When the definitive history of the Civil Rights movement in America is written years from now, when all of its main actors are long dead, the focus inevitably will be upon the pioneers, Martin Luther King, Jr., James Meredith and Rosa Parks, and the politicians, Robert and John Kennedy, George Wallace, and Ross Barnett. Once again, I suspect and fear, Burke Marshall will be relegated to footnotes.
That would be a shame, for few people in the nation's turbulent history of the 1960s were as important to the realization of an integrated nation than Burke Marshall, who died Monday at the age of 80. Marshall was assistant attorney general in charge of the Justice Department's civil rights division in the Kennedy Administration. The New York Times, in an appropriate front-page obituary, called him "the government's legal strategist." But that hardly describes the hands-on, hands-dirty role Marshall played during one crisis after another a generation ago.
Marshall fought, on the ground and not in some stuffy office, to integrate public places of accommodation and the University of Mississippi. He called to look after King when the latter was jailed in Alabama. He helped calm nerves after the Birmingham church bombing. He was involved in ensuring the 1963 March on Washington was peaceful. He was the man whom blacks called when they wanted to offer examples of "southern justice." If the Kennedys and King were the faces of the movement, Marshall was its legal legs; a Yale-educated foot soldier whose job description required him to negotiate directly and persistently and persuasively with the main actors in the unfolding drama that was the South in the early 1960s.
In his book "Portrait of a Decade," Pulitzer-prize-winning columnist Anthony Lewis described Marshall this way in 1964, even before the passage of the Civil Rights Act, which Marshall, naturally, helped pass: "Marshall toured the South when there was no crisis, talking quietly to leaders of opinion about the changes that were coming irresistibly." After the world saw the images of police dogs ripping into civil rights marchers, Lewis wrote, "Burke Marshall went down to Birmingham, somehow got the leaders of the white community to at least listen to the Negro complaints and arranged the truce that eased an extremely dangerous situation and opened the way for gradual desegregation."
During the heat of the action, Lewis chronicled, Marshall spoke out about why seemingly minor fights during that time mattered in a big way: "The domestic tranquility is at stake, for the Negro cause against discrimination is indivisible. When Negroes are excluded from participation in their government in even one county and state authority is twisted to make it happen, while federal authority appears powerless to take effective steps, the gulf between Negroes and whites everywhere is widened, and the chances of racial conflict increased. At the least, the generation of students that sees this take place are to some extent losing faith in their government, with consequences for the future that cannot be foreseen."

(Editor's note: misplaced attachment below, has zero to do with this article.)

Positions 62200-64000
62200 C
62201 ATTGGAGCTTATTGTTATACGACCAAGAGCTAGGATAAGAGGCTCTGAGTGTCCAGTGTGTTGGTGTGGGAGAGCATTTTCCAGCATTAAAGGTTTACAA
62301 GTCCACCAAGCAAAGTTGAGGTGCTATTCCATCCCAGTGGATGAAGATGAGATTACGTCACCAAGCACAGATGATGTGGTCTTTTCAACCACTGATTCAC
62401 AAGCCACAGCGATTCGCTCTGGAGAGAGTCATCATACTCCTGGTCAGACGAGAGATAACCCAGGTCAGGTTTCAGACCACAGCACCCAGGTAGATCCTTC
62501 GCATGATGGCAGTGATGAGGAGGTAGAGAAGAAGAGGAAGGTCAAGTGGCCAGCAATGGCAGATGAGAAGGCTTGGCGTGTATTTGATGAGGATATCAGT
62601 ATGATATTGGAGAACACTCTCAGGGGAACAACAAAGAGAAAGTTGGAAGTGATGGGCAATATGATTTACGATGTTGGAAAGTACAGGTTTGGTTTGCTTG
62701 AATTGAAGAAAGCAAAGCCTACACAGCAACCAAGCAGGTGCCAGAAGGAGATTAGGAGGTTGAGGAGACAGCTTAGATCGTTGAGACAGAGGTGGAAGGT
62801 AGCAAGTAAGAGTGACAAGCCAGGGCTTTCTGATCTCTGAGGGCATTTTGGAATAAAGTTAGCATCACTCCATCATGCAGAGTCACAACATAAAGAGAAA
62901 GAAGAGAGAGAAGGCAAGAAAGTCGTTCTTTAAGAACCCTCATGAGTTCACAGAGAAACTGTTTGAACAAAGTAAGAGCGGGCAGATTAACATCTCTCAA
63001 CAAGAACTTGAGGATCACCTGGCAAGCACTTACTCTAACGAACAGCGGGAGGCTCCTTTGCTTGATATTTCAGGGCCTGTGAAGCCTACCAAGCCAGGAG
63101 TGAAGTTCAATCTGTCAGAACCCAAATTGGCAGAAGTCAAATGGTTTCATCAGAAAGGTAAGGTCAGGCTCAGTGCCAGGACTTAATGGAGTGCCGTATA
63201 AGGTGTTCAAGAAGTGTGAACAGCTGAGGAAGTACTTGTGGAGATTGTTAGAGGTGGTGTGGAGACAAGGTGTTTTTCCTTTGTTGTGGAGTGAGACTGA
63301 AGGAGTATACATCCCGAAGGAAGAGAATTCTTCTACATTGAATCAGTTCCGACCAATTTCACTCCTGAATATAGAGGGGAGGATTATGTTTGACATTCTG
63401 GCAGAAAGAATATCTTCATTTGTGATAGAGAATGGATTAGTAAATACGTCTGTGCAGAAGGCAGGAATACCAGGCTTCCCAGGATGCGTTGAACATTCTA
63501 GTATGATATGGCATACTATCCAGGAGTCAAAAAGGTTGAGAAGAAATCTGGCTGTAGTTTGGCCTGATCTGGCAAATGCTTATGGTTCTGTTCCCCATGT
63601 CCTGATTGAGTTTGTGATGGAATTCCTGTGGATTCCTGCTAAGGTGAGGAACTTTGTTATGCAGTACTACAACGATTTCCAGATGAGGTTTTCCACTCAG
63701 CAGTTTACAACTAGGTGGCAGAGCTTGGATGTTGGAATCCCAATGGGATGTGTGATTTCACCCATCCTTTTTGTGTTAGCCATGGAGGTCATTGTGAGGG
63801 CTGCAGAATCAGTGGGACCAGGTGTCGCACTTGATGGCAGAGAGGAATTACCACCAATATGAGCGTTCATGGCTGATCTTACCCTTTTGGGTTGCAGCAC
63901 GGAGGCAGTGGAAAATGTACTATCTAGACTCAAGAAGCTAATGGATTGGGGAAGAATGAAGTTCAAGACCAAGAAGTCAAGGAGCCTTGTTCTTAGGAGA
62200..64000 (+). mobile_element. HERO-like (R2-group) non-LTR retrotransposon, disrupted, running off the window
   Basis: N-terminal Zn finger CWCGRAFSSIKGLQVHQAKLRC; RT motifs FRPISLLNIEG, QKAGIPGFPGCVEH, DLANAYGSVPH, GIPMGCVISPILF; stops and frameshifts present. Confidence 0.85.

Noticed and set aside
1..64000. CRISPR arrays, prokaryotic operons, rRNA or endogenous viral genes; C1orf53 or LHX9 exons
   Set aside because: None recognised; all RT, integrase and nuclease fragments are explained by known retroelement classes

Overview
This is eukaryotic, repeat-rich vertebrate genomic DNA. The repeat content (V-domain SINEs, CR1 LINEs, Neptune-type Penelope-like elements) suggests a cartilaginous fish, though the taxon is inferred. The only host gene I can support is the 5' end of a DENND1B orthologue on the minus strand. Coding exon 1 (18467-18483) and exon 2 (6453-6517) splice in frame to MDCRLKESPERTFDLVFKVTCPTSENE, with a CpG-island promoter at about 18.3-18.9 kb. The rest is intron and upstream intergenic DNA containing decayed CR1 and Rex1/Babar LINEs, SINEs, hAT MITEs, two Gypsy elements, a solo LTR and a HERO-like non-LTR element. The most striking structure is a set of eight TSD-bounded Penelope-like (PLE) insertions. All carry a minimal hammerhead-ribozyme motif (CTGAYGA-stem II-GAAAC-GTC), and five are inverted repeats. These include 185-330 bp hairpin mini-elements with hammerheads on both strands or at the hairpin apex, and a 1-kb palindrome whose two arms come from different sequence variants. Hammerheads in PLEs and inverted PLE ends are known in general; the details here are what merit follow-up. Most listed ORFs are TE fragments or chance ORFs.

And Marshall, the lawyer, also offered in Lewis's book a searing glimpse of what the criminal justice system looked like then: "It is difficult for anyone concerned with corruption of the law to say that corrections are not needed. Negro disenfranchisement over decades has created a system of all-white courts staffed by all-white officialdom. The apparent inability of the bar to bring itself to provide counsel in case with racial implications is by itself one proof that our basic assumptions about the workings of justice in state courts are wrong. The unavailability of normal sources of bail is another. Examples of abuse of authority are a third. They are compounded by repeated exclusion of Negroes from juries, enforced segregation and racial abuses in courtrooms and other evidences of the weight of state authority thrusting imbalance into the processes of justice where racial customs are threatened."
It's hard to find a book about the civil rights struggle that doesn't at one point or another mention Burke Marshall. For example, in Paul Hendrickson's fine new book, "Sons of Mississippi," Marshall pops up. So to in Diane McWhorter's award-winning account of Birmingham's civil rights' struggle in 1963, "Carry me Home." Here's hoping that history doesn't forget one of nation's most dedicated public servants and the role he played in bringing about one of the most important societal changes America has ever experienced.
By Andrew Cohen